The currency of Portugal is the Euro. US dollars are not accepted. Please be sure to have the correct currency on hand or be prepared to exchange your dollars for euros upon arrival. Currency exchange desks can be found at the airport and many locations throughout the country. For more detailed information, consult our guide by clicking here Tipping in Portugal.
It is more common to find English speakers in Portugal than it is in other southern European countries. A recent European Union language survey found that 32% of Portuguese people over the age of 18 can speak English on a conversational level or better. With that said, you may encounter some difficulty finding an English speaker away from tourist areas such as hotels, museums, and the local airport. It is recommended to brush up on basic Portuguese phrases before arriving, like basic pleasantries and numbers from 1 to 10. To ask someone if they speak English, say `Fala inglés?`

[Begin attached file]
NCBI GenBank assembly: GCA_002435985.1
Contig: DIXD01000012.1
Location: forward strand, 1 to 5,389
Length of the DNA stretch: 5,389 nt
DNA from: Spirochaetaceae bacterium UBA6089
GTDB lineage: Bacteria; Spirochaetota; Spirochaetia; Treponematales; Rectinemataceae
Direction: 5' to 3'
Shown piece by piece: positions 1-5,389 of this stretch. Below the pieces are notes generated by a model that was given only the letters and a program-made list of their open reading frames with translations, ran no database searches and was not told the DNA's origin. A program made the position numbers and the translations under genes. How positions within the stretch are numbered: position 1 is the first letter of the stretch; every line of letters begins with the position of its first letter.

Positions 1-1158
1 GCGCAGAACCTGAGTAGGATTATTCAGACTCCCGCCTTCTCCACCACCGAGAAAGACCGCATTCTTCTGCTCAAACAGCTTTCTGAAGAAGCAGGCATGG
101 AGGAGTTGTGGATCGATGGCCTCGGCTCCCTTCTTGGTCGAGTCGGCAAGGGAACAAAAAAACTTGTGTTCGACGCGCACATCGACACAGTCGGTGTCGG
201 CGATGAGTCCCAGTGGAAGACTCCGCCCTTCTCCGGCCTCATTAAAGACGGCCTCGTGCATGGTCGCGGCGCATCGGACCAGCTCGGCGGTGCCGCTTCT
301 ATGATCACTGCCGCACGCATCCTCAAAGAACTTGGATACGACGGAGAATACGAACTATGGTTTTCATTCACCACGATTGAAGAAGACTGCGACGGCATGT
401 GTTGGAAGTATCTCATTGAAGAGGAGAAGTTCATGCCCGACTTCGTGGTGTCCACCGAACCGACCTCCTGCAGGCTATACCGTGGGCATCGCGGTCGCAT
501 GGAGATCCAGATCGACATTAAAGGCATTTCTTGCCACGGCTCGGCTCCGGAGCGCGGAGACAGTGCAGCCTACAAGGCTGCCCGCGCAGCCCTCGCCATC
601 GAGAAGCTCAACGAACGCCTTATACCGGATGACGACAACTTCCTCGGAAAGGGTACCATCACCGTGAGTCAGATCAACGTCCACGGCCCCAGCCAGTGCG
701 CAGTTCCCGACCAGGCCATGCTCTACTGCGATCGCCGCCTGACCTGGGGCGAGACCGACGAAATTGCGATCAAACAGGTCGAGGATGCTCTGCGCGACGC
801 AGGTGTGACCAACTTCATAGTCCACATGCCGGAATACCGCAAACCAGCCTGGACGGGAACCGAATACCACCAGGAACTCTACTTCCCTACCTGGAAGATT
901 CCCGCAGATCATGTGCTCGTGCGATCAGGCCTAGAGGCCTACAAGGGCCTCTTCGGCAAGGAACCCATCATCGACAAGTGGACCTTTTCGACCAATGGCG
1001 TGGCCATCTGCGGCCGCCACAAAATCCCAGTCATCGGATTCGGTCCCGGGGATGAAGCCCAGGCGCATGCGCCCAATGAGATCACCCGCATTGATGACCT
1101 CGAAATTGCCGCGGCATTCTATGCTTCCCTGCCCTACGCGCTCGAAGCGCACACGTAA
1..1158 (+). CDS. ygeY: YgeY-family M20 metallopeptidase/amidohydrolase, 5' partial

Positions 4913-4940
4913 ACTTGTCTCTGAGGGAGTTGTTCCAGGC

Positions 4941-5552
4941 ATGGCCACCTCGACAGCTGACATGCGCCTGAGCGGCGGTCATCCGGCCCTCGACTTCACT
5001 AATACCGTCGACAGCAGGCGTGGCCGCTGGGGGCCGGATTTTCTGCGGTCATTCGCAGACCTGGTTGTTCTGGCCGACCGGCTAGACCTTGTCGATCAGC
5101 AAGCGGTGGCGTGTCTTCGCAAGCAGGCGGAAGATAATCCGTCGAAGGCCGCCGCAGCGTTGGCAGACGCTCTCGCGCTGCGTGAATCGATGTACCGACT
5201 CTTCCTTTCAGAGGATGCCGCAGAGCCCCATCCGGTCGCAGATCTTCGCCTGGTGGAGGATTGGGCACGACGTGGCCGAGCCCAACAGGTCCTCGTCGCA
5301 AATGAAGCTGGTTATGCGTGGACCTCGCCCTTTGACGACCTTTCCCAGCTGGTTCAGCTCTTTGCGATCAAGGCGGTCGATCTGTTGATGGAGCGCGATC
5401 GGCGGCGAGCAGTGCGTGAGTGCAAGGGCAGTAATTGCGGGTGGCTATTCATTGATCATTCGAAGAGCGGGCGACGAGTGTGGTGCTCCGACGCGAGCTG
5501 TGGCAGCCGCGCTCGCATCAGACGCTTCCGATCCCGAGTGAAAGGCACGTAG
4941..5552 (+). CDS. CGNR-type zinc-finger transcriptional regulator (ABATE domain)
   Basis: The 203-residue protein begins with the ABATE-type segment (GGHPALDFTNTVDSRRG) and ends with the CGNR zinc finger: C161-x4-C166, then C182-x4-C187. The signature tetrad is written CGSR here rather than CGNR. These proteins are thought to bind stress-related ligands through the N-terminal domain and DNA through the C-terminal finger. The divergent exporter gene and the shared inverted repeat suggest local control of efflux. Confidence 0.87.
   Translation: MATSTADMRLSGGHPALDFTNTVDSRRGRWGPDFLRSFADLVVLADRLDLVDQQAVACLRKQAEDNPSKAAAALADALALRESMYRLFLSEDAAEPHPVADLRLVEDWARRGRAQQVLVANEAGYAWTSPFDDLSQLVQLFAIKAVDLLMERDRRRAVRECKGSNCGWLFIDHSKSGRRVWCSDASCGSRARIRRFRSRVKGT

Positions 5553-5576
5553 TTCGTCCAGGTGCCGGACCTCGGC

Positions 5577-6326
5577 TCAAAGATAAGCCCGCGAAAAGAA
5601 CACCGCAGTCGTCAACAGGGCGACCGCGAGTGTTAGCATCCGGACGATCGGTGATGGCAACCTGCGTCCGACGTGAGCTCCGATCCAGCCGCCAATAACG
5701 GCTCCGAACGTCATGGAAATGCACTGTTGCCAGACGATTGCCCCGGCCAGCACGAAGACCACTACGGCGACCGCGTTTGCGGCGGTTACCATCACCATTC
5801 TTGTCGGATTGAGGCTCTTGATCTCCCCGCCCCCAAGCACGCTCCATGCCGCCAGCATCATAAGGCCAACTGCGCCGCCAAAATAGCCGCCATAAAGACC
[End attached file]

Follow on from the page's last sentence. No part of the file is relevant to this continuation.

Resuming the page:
NOTE: Do not speak in Spanish to a Portuguese person, thinking they will understand you when you do so. Responses will range from stunned silence to outright hostility; the Portuguese people are proud of their culture and heritage, and such an act will cause nearly everyone to take personal offense. On another note, the vocabulary and pronunciation in Portuguese differs from Spanish more than you may realize.